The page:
“For too long, changes to the tax code have done little to benefit low- and middle-class families,” said Thompson. “But we took a step toward changing that.”

Data clearly suggests that the current tax code puts taxpayers at a disadvantage, Thompson's office reported.

For example, the Government Accountability Office (GAO) found that private debt collectors hired by the IRS placed over one million calls, many to innocent people, trying to reach only 35,000 taxpayers. And the IRS program that oversees debt collection has lost almost $50 million, in part because of the huge bounty paid to private debt collectors. This legislation would stop the IRS’s use of private debt collectors.

Many taxpayers are also not getting their fair share, Thompson's office reported. About 25 percent of households eligible for the Earned Income Tax Credit (EITC) in 1999 did not claim it, and according to the GAO, working Americans may have lost out on approximately $8 billion in unclaimed earned income credits in 2004. HR 5719 would strengthen IRS outreach to make sure people know they are entitled to tax refunds under the EITC. It also would permit the IRS to refer these taxpayers to tax clinics

The legislation also addresses the rise of identity theft by requiring the IRS to notify taxpayers if there’s been an unauthorized use of their identity and it cracks down on misleading Web sites that try to get personal information by imitating the IRS.

It takes steps to close egregious corporate loopholes and stop federal contractors from using foreign subsidiaries to evade Social Security and other employment taxes. Currently, companies can avoid paying their fair share of Social Security and Medicare taxes by creating shell companies in the Cayman Islands. The Taxpayer Assistance and Simplification closes this loophole, which costs American taxpayers almost $100 million a year.

“The average American’s tax payment covers about half a second of spending in Iraq,” said Thompson. “It’s ridiculous that we’re then giving contractors in Iraq a chance to take even more American tax dollars. It’s time we close these loopholes and use our tax dollars where they’re needed – here in the U.S.”


MENDOCINO NATIONAL FOREST – Starting May 1, fees will be slightly increased at 14 recreation sites on the Mendocino National Forest.

"The fees will help us with the rising costs of operating and maintaining some highly used sites and allow us to repair or replace facilities that have become worn out," said Mendocino National Forest Supervisor Tom Contreras.

Last year the Forest completed the analysis for a proposed five-year program of work for the 64 developed recreation sites on the forest.

The resulting Recreation Facility Analysis guides the forest in eliminating the backlog of deferred maintenance at recreation sites through a variety of management changes at the developed recreation sites.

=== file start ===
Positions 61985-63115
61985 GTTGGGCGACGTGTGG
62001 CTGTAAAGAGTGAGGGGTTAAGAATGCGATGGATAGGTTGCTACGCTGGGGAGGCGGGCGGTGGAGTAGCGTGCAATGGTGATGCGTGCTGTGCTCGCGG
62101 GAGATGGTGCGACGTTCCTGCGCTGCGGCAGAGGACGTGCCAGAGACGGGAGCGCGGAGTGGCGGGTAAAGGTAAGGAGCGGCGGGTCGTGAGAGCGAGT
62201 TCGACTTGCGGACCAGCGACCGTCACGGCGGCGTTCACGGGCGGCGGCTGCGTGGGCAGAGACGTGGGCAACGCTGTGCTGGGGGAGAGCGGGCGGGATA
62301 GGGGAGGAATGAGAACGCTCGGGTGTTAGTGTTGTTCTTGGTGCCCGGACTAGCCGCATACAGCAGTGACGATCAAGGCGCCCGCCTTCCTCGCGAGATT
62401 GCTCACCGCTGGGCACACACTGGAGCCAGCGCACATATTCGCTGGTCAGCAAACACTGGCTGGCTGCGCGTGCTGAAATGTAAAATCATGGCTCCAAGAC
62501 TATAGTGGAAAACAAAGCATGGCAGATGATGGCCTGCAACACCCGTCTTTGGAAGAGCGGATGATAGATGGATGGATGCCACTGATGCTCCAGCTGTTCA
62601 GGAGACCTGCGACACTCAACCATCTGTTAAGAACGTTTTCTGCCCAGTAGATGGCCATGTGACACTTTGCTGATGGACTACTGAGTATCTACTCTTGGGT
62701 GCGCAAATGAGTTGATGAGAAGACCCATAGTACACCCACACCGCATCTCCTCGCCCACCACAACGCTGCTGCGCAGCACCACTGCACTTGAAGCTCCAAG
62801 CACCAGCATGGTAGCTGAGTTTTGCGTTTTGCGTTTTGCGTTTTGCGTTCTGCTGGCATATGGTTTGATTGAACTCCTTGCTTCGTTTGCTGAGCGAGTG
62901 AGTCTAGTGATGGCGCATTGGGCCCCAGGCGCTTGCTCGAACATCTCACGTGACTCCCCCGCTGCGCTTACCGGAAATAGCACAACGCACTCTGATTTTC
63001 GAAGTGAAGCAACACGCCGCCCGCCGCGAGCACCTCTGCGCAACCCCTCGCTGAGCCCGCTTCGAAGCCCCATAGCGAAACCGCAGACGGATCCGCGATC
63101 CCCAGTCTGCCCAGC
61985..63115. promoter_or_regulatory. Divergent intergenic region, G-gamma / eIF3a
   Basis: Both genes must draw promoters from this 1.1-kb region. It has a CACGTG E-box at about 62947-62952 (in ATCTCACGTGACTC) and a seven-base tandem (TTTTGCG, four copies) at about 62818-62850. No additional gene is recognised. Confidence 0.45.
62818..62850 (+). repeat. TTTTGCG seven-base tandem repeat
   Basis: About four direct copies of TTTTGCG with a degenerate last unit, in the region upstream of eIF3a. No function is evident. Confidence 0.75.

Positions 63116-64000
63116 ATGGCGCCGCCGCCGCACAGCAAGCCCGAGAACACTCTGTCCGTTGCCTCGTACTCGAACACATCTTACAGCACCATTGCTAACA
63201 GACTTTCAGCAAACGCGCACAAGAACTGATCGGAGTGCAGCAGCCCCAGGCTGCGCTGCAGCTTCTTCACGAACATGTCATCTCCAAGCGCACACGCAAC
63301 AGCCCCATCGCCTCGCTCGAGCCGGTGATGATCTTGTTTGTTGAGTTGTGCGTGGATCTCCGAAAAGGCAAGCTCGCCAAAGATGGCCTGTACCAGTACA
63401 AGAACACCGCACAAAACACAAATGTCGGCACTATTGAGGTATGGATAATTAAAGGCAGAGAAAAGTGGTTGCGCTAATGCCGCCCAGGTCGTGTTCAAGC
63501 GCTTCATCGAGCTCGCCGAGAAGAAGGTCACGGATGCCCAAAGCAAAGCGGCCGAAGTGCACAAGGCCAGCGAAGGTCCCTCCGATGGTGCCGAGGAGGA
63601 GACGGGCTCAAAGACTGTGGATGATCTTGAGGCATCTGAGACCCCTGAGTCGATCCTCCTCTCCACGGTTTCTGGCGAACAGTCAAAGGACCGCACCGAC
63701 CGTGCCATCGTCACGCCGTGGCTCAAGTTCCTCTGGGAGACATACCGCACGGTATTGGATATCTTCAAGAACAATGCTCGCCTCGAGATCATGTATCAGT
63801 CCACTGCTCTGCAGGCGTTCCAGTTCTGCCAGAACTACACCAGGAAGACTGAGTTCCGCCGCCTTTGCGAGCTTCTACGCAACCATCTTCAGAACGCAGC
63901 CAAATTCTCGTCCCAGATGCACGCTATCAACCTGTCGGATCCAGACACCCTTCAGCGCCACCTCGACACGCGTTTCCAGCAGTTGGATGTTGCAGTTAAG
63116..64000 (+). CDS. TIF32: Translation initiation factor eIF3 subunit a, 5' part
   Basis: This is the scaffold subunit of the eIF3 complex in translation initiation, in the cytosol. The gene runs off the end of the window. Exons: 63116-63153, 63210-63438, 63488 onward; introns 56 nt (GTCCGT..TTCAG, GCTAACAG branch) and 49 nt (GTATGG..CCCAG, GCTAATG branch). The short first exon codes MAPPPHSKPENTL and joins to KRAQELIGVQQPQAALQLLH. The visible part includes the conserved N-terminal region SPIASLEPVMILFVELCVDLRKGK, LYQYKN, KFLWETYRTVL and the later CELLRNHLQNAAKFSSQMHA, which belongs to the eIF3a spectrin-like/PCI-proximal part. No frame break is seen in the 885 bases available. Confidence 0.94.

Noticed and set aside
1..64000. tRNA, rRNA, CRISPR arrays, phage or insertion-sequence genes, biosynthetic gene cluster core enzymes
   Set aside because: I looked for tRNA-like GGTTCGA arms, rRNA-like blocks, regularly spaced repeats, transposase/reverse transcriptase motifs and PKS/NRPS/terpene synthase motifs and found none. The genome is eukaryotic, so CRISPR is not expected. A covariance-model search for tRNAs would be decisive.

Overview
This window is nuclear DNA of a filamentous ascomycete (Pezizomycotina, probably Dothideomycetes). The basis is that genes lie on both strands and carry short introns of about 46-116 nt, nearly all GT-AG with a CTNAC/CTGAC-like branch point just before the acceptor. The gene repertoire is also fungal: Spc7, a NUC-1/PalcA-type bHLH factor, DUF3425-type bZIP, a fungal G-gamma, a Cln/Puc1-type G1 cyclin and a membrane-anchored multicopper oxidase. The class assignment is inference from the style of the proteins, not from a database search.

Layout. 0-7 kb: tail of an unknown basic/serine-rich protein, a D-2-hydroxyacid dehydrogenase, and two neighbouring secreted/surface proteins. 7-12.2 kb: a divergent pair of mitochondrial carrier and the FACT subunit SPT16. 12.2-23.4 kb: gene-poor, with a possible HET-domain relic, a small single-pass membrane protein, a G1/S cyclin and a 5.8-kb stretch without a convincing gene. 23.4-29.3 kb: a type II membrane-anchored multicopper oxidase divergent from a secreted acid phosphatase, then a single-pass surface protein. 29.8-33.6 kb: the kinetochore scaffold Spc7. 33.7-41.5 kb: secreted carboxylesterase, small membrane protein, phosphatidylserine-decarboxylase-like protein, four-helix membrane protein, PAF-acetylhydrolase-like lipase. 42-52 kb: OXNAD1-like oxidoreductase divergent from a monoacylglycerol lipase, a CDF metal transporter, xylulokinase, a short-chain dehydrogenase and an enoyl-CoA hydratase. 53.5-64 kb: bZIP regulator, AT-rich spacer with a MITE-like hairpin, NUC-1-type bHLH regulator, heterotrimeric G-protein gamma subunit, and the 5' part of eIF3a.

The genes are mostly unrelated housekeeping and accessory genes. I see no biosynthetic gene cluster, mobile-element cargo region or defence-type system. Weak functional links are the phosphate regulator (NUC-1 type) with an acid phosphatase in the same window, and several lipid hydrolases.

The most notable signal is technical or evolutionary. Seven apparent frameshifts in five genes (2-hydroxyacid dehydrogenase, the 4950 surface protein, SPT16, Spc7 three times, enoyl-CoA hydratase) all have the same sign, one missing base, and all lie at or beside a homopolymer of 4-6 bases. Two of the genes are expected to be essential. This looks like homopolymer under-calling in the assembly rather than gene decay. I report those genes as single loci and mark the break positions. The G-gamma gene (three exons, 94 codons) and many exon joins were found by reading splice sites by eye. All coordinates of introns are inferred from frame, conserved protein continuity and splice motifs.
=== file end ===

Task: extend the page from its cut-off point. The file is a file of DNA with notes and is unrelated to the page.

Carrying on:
These changes include increasing fees at 13 campgrounds and one lookout on the forest. Later this year the forest will begin charging a nominal fee at 16 sites which had not previously been managed as fee sites.

The fee changes were reviewed and recommended by the California Recreation Resource Advisory Committee, a federal advisory body for the Forest Service and Bureau of Land Management in California, and approved by the Regional Forester. Fee increases will be implemented on May 1.

Most of the fees collected now stay on forest for use at these sites under the Federal Lands Recreation Enhancement Act. Eighty percent of the campground fees will go to the operation and maintenance of those campgrounds. Fifteen percent of the fees will go to the collection and enforcement of the fees at those campgrounds.

The remaining 5 percent goes into a fund that the Forest Service can apply for in grants to improve the resources in or adjacent to those campgrounds, such as trails around a lake, interpretive signing, or dealing with soil erosion at recreation sites.

Fees increases will occur beginning May 1 at the following locations:

  • Upper Lake Ranger District: Middle Creek Campground, $8.

  • Covelo Ranger District: Eel River Campground, $8; and Hammerhorn Campground, $8.

  • Grindstone Ranger District (total fee): Main Letts Campground, $12; Mill Valley Campground, $10; Plaskett Campground, $10; Saddle Camp Campground, $12; Spillway Campground, $12; Stirrup Campground, $12; Sycamore Grove Campground, $16; Camp Discovery Group Campground, $175; Gray Pine Group Campground, $75; and Masterson Group Campground, $75.

Later this summer, the Mendocino National Forest also will add other recreation sites to the fee system. These include sites at the following locations:

  • Upper Lake Ranger District: Deer Valley Campground, $6; Penny Pines Campground, $6; and Pillsbury Pines Boat Launch, $6.